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For most, Hallowe’en is a night of excitement, friendly frights and safe scares. But for the children of Syria the fear is very real. And it’s every night of the year.

The Syrian civil war is in its fourth year, and has stolen the childhoods of millions of children. Children like Hani, 8, have seen unspeakable horrors. They have witnessed the deaths of family members, endured sleepless nights of bombing and fighting, and now live in constant fear and uncertainty.

This Halloween, show the children of Syria that they have not been forgotten.

Follow this link to World Vision to find out more about how you can help…

Old School Gardener

Awesome Autumn!

Originally posted on nymansgardenblognt:

Acer + Hydrangea = Nymans in Autumn

Acer + Hydrangea = Nymans in Autumn

Nymans is often referred to as a garden for all seasons, but for many of our vistors and indeed members of the garden team, Autumn is perhaps the favourite of them all. The showy blooms of Summer may well have faded into memory but the kaleidoscope of colour at this time of year never ceases to dazzle and excite. Whether it’s the fiery foliage tones or the beautiful fruits that adorn the trees that you’re after, Nymans should certainly be top of your list of places to visit soon. In this week’s blog we’ll take you through some of the highlights that await you…

The view from the formal gardens to the Arboretum

The view from the formal gardens to the Arboretum

And here it is in some more detail

And here it is in some more detail

Perhaps the most obvious place to start looking for turning leaf colour is in our Arboretum and even if you can’t make…

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It’s a little while since I posted examples of useful (and attractive) garden or other outside projects created from recycled pallets or other materials. Here’s the first of a few posts by way of an update, courtesy of the Facebook site 1001 Pallets.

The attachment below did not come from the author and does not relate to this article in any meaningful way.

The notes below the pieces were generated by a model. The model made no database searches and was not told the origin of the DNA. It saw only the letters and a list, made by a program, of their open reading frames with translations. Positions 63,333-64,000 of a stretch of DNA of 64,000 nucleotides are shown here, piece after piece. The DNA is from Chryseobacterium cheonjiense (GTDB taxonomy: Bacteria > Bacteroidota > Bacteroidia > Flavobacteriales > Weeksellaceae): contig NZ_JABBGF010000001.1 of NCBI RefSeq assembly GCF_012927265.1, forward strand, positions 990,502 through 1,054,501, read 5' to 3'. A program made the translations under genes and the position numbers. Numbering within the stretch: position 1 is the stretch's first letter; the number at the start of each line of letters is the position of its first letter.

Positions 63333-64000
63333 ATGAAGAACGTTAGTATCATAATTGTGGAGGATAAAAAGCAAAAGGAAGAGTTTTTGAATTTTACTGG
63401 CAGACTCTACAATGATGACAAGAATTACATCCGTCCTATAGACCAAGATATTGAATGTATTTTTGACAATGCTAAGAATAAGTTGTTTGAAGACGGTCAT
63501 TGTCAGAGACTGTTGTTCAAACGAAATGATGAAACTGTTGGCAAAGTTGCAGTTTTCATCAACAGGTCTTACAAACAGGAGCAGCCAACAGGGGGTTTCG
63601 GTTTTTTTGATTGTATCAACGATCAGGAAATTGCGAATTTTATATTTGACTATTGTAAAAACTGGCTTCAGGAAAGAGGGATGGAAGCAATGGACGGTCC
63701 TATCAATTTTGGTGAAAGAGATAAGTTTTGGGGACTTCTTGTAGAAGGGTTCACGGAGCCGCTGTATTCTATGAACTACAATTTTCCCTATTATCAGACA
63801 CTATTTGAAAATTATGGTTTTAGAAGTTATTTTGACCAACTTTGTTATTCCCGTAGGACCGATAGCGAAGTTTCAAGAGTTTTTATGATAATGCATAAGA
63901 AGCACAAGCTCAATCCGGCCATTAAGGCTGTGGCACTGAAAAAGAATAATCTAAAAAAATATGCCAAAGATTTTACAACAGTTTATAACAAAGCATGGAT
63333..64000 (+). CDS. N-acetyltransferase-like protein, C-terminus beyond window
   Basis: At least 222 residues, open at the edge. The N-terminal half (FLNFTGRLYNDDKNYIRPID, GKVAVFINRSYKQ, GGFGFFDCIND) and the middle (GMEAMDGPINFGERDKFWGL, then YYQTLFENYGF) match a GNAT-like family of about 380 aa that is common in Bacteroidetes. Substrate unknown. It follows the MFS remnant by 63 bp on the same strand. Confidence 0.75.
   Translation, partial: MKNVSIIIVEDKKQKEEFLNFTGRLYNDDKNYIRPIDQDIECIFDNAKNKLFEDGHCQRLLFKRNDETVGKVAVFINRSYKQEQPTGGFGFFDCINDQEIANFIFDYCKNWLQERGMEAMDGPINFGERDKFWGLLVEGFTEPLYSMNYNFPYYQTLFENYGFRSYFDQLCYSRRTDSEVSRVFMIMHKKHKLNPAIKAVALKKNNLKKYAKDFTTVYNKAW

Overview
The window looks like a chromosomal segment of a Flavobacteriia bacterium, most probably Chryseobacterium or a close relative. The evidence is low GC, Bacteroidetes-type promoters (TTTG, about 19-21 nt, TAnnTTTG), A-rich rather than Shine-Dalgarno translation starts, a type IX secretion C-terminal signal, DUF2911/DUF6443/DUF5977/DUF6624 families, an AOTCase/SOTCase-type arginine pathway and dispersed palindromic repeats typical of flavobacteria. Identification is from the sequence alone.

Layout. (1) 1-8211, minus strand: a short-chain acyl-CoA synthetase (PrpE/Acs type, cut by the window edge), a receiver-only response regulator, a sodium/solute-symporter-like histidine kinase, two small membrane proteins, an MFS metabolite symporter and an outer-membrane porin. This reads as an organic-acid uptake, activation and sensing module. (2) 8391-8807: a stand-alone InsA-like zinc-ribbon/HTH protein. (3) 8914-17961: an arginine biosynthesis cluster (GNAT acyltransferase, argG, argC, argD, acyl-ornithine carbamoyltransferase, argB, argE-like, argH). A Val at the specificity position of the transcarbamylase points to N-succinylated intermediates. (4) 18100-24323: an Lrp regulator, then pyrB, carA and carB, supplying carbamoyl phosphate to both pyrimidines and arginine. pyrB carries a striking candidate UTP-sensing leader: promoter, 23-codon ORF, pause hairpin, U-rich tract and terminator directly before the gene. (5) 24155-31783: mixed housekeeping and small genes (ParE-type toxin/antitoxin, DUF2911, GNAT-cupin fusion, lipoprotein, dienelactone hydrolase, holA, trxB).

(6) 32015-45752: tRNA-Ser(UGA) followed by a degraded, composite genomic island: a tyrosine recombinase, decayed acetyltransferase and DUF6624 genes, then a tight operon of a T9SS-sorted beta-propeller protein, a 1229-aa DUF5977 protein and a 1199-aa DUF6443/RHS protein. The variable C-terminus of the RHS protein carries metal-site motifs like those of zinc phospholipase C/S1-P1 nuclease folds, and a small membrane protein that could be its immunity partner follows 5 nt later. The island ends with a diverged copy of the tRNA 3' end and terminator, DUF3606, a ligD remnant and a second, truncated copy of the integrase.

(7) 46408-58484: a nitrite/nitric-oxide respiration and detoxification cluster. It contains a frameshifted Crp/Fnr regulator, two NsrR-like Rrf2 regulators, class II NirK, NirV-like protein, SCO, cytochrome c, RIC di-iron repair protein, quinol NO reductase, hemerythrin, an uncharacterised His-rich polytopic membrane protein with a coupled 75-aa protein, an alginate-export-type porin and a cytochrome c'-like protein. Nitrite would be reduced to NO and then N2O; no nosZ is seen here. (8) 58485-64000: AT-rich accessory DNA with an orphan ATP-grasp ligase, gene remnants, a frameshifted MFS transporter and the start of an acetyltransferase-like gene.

Old School Gardener

path to glory

A lovely example of how the most basic of materials can be turned into a thing of beauty – and practicality.

Old School Gardener

koelreutia pan fastig fruit Koelreuteria is a genus of three species of flowering trees; K. paniculata, K. bipinnata and K. elegans

Common name:  Common names include Golden Rain Tree, Pride of India, China tree, or varnish tree

Native areas: The tree is Native to China and southern and eastern Asia.

Koelreutia elegans subsp. formosa

Koelreutia elegans subsp. formosa

Historical notes: It’s discovery is credited to Pierre d’Incarville, a Jesuit missionary; who sent first seed from China to Russia in 1747. It was classified by Russian botanist Erich Laxmann who named it after Joseph Gottlieb Kolreuter,  from Karlsruhe, Germany, a contemporary and professor of natural history. It was later grown in Europe (by 1753) and reached America in 1811. The variety K. paniculata ‘Fastigiata’ was raised by Kew Gardens from seeds received in 1888 from Shanghai.

Koelreutia bipinnata

Koelreutia bipinnata